(iStock)
(iStock)

What are employee stock options, how they are taxed?

  • The advantage to the employee lies in the lower price at which they may be able to acquire the shares
  • Under the Esop scheme, employees can exercise their option after a lock-in period

Employee stock option plans or Esops give employees the choice to buy stocks in the company at a future date at a price that is determined at the time of granting the option. It, typically, forms part of the compensation package for employees. The advantage to the employee lies in the lower price at which they may be able to acquire the shares.

Under the Esop scheme, employees can exercise their option after a lock-in period. This is called vesting. The vesting may be on a particular date or over a period of time, say three years, with a portion of total options vesting each year.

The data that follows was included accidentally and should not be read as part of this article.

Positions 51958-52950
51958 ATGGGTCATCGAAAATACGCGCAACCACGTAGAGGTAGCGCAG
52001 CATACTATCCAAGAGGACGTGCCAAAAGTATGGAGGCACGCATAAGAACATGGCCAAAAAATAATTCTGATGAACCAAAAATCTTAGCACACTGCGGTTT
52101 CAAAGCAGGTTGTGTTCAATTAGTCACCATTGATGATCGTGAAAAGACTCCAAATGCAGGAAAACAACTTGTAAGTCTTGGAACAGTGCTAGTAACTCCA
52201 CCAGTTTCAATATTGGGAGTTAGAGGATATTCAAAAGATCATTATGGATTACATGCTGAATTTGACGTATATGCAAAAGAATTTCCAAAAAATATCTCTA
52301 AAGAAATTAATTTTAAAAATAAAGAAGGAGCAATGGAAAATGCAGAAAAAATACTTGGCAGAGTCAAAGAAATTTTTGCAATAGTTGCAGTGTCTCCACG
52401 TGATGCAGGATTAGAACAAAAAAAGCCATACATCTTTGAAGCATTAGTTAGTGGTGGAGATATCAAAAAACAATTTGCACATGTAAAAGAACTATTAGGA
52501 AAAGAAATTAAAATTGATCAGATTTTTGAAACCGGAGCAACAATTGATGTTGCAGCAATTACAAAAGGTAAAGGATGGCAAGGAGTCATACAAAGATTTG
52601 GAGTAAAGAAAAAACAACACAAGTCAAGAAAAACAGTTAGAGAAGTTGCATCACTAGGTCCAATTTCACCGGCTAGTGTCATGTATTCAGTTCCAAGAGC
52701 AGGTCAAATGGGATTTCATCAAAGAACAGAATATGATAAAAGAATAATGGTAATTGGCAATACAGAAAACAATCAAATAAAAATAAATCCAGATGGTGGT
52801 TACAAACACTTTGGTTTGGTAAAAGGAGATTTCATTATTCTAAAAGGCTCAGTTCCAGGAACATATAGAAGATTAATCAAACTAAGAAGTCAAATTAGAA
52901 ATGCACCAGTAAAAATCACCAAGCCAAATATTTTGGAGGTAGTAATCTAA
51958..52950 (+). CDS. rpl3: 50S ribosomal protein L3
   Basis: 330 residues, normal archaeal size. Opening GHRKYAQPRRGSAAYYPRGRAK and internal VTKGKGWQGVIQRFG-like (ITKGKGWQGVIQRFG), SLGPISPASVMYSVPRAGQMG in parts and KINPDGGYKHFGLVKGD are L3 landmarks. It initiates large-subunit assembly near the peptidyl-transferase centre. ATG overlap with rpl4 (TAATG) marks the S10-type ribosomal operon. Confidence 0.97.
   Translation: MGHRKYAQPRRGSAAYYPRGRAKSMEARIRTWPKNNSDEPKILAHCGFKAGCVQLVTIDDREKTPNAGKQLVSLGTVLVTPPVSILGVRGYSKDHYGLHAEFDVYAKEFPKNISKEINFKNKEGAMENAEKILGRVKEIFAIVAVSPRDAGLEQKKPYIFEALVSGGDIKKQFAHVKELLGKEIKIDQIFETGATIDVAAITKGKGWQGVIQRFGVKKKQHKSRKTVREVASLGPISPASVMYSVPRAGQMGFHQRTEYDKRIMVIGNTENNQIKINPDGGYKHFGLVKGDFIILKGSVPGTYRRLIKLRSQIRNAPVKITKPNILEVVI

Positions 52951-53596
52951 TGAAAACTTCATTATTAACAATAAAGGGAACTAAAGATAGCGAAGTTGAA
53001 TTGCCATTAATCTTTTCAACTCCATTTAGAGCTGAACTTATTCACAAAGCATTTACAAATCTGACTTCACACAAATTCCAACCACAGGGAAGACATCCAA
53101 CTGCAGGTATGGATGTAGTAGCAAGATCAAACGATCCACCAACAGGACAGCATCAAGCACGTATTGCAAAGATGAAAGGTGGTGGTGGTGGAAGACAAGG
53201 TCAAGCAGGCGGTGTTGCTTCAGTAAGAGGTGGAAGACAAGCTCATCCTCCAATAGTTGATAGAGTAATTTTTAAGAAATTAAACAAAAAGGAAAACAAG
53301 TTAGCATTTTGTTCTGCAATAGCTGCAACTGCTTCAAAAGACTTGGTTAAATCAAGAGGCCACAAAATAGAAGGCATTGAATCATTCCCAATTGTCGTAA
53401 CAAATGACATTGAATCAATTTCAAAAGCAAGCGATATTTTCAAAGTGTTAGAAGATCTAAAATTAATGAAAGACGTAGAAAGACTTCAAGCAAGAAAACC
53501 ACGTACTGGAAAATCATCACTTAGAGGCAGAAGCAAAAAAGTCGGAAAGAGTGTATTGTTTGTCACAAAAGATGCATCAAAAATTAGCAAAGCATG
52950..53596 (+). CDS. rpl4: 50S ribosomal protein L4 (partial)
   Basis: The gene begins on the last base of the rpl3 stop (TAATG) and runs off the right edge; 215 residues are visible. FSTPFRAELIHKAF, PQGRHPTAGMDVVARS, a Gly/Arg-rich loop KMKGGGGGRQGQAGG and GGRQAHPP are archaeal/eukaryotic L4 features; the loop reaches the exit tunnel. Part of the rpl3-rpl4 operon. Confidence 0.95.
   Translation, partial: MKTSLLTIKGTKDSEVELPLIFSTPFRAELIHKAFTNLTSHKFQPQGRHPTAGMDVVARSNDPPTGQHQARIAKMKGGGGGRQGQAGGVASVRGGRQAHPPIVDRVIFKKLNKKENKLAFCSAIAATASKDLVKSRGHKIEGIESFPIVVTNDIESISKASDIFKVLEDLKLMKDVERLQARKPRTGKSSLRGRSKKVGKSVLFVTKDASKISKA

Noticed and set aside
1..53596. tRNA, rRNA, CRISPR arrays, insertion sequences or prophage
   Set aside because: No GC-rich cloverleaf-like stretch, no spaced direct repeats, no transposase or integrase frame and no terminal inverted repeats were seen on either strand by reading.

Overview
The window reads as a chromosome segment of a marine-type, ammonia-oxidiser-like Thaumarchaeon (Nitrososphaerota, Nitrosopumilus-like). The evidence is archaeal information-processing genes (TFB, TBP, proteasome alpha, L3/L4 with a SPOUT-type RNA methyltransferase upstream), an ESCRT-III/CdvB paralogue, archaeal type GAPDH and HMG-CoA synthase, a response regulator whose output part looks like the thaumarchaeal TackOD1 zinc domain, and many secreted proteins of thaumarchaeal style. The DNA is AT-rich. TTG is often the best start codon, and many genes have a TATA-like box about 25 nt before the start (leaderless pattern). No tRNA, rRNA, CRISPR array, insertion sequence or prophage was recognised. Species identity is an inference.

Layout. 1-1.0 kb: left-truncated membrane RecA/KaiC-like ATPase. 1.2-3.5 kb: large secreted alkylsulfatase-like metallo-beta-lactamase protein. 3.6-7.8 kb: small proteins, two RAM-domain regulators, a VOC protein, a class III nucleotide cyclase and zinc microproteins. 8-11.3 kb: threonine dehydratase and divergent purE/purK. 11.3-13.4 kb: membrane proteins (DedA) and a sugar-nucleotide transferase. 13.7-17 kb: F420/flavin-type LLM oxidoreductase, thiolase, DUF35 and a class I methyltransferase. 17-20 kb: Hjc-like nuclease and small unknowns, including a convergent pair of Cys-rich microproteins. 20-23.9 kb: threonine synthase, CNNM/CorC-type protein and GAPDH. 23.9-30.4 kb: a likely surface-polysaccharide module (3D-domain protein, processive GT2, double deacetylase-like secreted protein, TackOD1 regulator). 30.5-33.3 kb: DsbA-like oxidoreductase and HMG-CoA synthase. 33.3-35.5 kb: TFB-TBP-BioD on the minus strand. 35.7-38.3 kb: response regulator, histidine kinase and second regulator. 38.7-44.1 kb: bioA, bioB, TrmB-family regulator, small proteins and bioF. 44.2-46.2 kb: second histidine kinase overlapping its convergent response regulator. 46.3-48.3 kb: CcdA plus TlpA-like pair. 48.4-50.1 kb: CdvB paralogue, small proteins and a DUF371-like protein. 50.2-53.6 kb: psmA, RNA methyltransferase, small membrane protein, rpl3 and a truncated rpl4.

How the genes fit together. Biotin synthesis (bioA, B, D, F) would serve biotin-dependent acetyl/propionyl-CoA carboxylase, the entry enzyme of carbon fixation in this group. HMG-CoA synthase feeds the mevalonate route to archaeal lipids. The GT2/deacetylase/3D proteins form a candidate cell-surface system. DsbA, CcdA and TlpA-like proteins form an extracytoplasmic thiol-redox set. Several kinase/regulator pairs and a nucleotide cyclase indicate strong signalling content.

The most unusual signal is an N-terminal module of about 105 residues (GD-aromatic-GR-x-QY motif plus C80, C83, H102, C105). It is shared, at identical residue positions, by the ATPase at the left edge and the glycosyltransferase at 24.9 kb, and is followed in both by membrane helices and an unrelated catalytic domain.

Also Read: Share allotment date taken as Esop holding period

Employees may choose to exercise the option and acquire the shares or let it lapse. If they exercise it, the difference between the exercise price and the fair market value is treated and taxed as perquisite. There is a tax implication when the employee chooses to sell the shares too. The profit is treated as capital gains and taxed accordingly. The period of holding to determine whether the gains are short- or long-term is taken from the date of allotment of shares to the date of sale.

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